Friday, January 08, 2010

Desire for God

I've been reading Augustine recently and have rediscovered the enormous significance and spiritual power of desire and joy in God. Of course, he famously wrote in his Confessions: 'You stir man to take pleasure in praising you, because you have made us for yourself, and our heart is restless until it rests in you' (I.1), but he was constantly on about it. James Smith deliberately makes a similar point in his new book, Desiring the Kingdom, in relation to Victoria's Secret!

'I suggest that, on one level, Victoria's Secret is right just where the church has been wrong. More specifically, I think we should first recognize and admit that the marketing industry – which promises an erotically charged transcendence through media that connects to our heart and imagination – is operating with a better, more creational, more incarnational, more holistic anthropology than much of the (evangelical) church ... Christians will tend to say, "Ah, but that's not love – that's eros, not agape!" But romantic theology refuses the distinction because it recognizes that we are erotic creatures – that agape is rightly ordered eros' (77, 79)

I'm not yet sure how this insight might look in practice, but I love the point he is making!


At 1/08/2010 8:03 AM, Anonymous Mike Bull said...

Great stuff.

Leithart has written on this recently:

At 1/08/2010 8:58 AM, Anonymous Anonymous said...

The church, in large part due to Augustine's ideas of mortifying the flesh, has routinely shunned visceral, carnal actions like sex -- but life is a 'beautiful struggle', like a Victoria's Secret model picking her wedgie after walking down the catwalk.

At 1/08/2010 12:59 PM, Anonymous Mike said...

Get what he's trying to say, just not sure I agree with 'eros' being 'rightly ordered agape'.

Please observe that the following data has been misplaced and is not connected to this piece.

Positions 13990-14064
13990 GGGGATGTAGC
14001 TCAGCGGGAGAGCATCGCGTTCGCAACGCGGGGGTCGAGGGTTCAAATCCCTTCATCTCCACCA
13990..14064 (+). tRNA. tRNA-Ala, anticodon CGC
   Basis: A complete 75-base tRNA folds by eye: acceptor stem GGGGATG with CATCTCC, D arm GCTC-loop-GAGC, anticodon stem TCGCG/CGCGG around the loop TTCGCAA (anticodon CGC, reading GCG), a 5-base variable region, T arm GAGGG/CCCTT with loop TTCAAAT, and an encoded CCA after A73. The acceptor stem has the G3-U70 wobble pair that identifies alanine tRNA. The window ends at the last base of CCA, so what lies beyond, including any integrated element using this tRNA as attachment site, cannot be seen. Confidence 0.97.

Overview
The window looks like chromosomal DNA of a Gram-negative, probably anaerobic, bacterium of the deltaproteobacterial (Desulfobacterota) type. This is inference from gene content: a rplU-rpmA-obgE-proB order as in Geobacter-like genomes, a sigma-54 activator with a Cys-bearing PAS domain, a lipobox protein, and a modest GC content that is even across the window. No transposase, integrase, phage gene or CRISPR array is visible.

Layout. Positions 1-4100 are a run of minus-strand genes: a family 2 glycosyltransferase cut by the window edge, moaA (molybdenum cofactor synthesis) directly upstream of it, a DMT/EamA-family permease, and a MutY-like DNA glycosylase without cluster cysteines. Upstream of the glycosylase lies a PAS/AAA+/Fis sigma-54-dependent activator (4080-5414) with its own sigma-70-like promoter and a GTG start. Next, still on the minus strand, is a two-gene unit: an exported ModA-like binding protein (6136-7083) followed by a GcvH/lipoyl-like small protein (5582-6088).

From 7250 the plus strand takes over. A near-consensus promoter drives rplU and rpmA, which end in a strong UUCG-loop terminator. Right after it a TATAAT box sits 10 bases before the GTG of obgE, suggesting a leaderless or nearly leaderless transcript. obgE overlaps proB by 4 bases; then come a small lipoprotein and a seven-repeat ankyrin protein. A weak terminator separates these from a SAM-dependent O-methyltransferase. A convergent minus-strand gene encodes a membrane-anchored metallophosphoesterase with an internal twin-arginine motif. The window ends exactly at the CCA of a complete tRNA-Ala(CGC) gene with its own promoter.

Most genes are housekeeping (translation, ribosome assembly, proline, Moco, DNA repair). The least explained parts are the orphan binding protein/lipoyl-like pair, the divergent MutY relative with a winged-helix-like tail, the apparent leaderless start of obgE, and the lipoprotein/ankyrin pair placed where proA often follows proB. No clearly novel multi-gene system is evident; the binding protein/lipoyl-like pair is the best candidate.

Whilst of course all created by and found in the same source (God) - and as C. S. Lewis points out in his great 'The Four Loves' - they are interdependent and like a Venn diagram, overlap at points. They remain helpfully distinct at times too.

To say that 'agape is rightly ordered eros' I think denigrates both agape and eros (but especially, of course, eros)

First of all, and crucially I feel, Lewis points out that eros is NOT simply 'sexual desire' - the chemical and neurological impulses that lead to the desire to mate, eros is still about 'love' and being 'in love':-

"Sexual desire, without Eros, wants it, the thing in itself; Eros wants the Beloved." [The Four Loves, p.109 - 1st Ed.]

Moving on though, Lewis points out the dangers of eros - that alone it can be used as an excuse to driving one to acts that are incompatible with agape: We were SO 'in love' and it felt so 'right', so I had an affair. Hence the need for the understanding of the whole to rightly restrain the individual, slightly wild and at times irrational eros.

BUT, and this is the BIG BUT... without the utterly wholehearted and completely committed and at times irrational nature of eros, we might not see the God of love stick with us. There reaches a point where, with all the evidence against us (see Ezekiel 16) that agape NEEDS the irrationality of eros to stick with us. Read also Hosea of course, and parts of Song of Songs...

I have probably opened a can of worms and cleverer people than me will point out my error and perhaps rightly the 'irrationality' of agape too... fair enough, but I actually think in this multi-dimensional, ridiculously complex area of 'love' (I mean, I LOVE my wife, but I also LOVE pork scratchings!), that the Greek language has helped us by distinguishing the whole - and each part needs fully understanding and respecting.